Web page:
Kerala staff use own savings to buy PCs

16th July 2004 at 01:00
INDIA

When a handful of teachers at the government-run Vellanad vocational higher secondary school in Kerala put together their life savings to set up a computer laboratory for students, they could not have predicted the consequences of their act.

Two years later their school is on the literacy map and it has gained an award of 200,000 rupees (pound;2,350) for the best computer laboratory in the state.

Vellanad stands out in India, where computers are rare in schools and teachers point their fingers at the lack of funds from the state or aid bodies.

According to the principal, Ms KS Vimlakumari, the school had three options: "Either we would have had to approach the parents for money, or ask welfare groups or wait for government grants. We bypassed all three because the parents of our students are poor farmers who would never be able to pay up. If we took aid from welfare organisations they would own the computers and our children would suffer. The government grants take forever due to bureaucracy. So we decided to fund it on our own."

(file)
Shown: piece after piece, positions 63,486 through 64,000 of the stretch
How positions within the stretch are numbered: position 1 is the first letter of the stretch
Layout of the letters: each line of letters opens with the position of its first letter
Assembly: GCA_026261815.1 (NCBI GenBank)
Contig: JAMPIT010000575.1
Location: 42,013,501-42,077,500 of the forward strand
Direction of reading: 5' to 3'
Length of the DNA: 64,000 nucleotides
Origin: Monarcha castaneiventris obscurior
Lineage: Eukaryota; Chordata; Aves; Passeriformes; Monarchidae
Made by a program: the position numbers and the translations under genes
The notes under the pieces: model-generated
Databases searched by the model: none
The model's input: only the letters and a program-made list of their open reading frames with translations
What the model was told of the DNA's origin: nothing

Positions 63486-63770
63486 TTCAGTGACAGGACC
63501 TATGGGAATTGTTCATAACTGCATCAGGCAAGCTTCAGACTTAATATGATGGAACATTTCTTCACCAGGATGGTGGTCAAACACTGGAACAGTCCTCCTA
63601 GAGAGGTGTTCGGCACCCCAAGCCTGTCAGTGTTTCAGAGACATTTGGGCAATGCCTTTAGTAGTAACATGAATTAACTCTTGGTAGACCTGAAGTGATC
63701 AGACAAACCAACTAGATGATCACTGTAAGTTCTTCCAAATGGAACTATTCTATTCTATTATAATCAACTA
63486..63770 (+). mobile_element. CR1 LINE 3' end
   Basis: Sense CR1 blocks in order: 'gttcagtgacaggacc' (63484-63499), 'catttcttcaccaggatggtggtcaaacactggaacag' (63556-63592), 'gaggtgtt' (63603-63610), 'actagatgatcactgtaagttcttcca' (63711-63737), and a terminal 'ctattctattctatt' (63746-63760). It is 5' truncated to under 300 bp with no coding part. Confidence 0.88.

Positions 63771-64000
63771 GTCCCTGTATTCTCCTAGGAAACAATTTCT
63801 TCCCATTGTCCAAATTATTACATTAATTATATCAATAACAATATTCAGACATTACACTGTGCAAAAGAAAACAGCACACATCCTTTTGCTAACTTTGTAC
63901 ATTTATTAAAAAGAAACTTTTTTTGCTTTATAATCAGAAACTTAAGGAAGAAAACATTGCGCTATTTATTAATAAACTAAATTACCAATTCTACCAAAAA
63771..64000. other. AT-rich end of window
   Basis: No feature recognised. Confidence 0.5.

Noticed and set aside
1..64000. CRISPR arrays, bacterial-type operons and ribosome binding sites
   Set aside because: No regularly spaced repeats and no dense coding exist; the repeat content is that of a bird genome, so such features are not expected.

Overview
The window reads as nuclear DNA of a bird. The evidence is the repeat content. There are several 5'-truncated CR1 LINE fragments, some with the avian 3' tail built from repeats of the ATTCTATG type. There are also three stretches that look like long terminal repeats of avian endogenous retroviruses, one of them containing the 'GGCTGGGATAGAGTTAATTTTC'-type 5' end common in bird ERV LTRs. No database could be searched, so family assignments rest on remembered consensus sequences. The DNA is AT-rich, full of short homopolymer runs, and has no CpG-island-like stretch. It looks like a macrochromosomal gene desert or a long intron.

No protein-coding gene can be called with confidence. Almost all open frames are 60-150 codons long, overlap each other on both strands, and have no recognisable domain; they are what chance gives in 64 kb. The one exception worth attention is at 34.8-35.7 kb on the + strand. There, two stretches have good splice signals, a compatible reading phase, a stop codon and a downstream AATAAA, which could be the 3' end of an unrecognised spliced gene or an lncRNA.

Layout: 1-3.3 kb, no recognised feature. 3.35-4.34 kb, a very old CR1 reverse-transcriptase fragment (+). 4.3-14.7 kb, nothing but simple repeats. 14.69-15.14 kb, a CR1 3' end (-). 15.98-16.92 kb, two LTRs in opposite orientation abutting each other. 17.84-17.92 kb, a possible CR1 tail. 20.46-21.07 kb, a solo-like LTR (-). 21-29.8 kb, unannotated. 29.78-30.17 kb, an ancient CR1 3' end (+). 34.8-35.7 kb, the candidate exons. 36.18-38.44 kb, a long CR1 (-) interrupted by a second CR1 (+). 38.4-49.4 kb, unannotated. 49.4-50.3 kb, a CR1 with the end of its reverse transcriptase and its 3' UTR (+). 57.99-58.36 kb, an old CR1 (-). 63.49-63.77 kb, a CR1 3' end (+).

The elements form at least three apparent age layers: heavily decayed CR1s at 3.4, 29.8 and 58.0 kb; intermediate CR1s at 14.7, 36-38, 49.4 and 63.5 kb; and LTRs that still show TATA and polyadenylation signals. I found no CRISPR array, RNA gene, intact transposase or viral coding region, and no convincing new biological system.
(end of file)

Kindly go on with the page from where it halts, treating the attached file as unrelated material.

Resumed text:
The 80 teachers took out loans and withdrew Provident Fund money to buy the machines. Today, with the award money they hope to repay their loans. Ms Vimlakumari said: "We are happy our students are not suffering because they are poor. It is a small beginning, but for us a great one."

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